The freyaMachine has separate decision points for whether the request is authorized and whether it's allowed. Authorized is the simplest: a request is authorized if it has an authorization header. Let's build a method which checks that for us:

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let isAuthed =
    freya {
        let! hasHeader =
            Freya.Optic.get Request.Headers.authorization_
            |> Freya.map (fun opt -> opt.IsSome)
        if hasHeader then
            do! Log.message "Auth header found"
                |> Log.debug
        else
            do! Log.message "No auth header"
                |> Log.debug
        return hasHeader
    }

Most of the code here is actually logging - but you won't regret it when your customers ask you why they can't authenticate against your API.

Now we're onto the more interesting case; the caller has made an attempt to access a secured resource, and they've supplied some authentication to try and do so.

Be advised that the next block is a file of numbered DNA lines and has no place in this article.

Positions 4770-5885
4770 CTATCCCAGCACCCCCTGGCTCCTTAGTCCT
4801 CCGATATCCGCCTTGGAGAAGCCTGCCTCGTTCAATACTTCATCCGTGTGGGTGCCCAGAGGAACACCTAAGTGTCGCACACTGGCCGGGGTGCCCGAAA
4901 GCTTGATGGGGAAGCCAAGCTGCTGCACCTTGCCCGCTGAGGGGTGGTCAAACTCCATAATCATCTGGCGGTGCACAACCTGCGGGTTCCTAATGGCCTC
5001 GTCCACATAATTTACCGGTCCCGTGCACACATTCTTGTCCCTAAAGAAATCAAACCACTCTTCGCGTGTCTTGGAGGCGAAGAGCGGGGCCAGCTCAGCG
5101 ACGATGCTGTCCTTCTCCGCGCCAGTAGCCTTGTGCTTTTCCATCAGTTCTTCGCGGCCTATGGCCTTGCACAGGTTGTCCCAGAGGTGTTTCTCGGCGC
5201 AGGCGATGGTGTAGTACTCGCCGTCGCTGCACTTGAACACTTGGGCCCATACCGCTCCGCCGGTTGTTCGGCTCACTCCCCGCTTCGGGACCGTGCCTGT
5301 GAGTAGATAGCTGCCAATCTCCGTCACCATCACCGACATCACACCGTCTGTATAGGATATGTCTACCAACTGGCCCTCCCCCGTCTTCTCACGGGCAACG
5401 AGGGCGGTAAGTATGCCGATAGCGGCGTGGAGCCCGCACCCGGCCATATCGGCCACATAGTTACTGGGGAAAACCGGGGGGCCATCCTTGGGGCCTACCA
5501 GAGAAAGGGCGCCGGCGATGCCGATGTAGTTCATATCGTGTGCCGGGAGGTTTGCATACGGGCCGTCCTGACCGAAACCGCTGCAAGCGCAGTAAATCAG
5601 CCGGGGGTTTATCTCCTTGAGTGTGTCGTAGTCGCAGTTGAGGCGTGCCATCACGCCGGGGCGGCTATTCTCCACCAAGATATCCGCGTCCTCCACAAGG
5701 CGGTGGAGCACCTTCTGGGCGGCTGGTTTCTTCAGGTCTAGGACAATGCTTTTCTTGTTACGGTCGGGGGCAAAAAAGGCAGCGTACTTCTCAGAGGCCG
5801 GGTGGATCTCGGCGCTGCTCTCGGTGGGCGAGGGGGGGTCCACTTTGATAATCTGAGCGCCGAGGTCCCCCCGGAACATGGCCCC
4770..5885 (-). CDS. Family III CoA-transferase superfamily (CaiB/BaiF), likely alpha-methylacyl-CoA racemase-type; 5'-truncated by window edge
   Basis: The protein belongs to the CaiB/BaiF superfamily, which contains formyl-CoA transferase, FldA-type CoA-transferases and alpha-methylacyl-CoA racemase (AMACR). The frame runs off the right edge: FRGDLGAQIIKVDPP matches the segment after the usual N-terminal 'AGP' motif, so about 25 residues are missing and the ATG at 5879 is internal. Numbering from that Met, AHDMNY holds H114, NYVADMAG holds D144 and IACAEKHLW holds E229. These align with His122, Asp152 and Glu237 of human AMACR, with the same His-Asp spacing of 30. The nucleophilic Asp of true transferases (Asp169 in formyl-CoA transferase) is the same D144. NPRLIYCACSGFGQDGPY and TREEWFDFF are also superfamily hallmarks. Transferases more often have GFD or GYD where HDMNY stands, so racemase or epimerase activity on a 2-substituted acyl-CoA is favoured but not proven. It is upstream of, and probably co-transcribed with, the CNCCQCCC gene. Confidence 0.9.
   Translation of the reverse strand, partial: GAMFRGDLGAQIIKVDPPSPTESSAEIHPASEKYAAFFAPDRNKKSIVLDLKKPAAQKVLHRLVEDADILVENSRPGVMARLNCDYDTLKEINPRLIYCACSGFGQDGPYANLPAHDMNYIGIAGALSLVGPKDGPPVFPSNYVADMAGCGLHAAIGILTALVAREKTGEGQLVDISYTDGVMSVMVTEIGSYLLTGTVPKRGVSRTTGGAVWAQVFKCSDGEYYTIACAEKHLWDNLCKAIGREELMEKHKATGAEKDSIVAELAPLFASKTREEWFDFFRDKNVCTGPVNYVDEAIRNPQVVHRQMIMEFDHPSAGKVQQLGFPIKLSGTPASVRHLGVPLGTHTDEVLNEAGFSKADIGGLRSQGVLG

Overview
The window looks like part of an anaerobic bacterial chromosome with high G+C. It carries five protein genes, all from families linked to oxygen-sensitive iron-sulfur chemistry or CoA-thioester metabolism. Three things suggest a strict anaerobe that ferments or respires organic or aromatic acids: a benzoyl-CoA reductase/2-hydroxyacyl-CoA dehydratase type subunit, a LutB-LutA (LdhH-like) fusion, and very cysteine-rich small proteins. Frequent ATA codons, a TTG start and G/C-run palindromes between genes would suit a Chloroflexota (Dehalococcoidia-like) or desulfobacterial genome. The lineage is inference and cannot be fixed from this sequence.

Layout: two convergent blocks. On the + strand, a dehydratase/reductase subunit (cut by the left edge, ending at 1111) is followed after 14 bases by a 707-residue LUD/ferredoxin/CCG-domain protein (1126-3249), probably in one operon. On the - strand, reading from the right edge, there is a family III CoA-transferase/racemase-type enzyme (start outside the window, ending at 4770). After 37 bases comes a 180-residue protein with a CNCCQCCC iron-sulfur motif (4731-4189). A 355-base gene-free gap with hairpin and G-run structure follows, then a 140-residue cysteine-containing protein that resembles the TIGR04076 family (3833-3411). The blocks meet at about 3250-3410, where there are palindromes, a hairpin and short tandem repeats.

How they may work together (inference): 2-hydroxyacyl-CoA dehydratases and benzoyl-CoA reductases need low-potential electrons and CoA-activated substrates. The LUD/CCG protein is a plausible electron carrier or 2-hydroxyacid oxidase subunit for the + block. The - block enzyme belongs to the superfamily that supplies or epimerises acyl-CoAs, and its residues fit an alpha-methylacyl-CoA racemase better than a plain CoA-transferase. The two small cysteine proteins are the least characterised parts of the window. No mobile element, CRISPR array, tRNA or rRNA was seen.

Let's check first if they've supplied a "Bearer" token; this is the only authentication style we're allowing at the moment.

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let token =
    freya {
        let! auth = Freya.Optic.get Request.Headers.authorization_
        match auth with
        | None ->
            // We should never reach this branch without an auth header -
            // it should be caught by the isAuthed check
            do! Log.message "No auth header found when checking authorization"
                |> Log.warn
            return None
        | Some a when not (a.StartsWith("Bearer ")) ->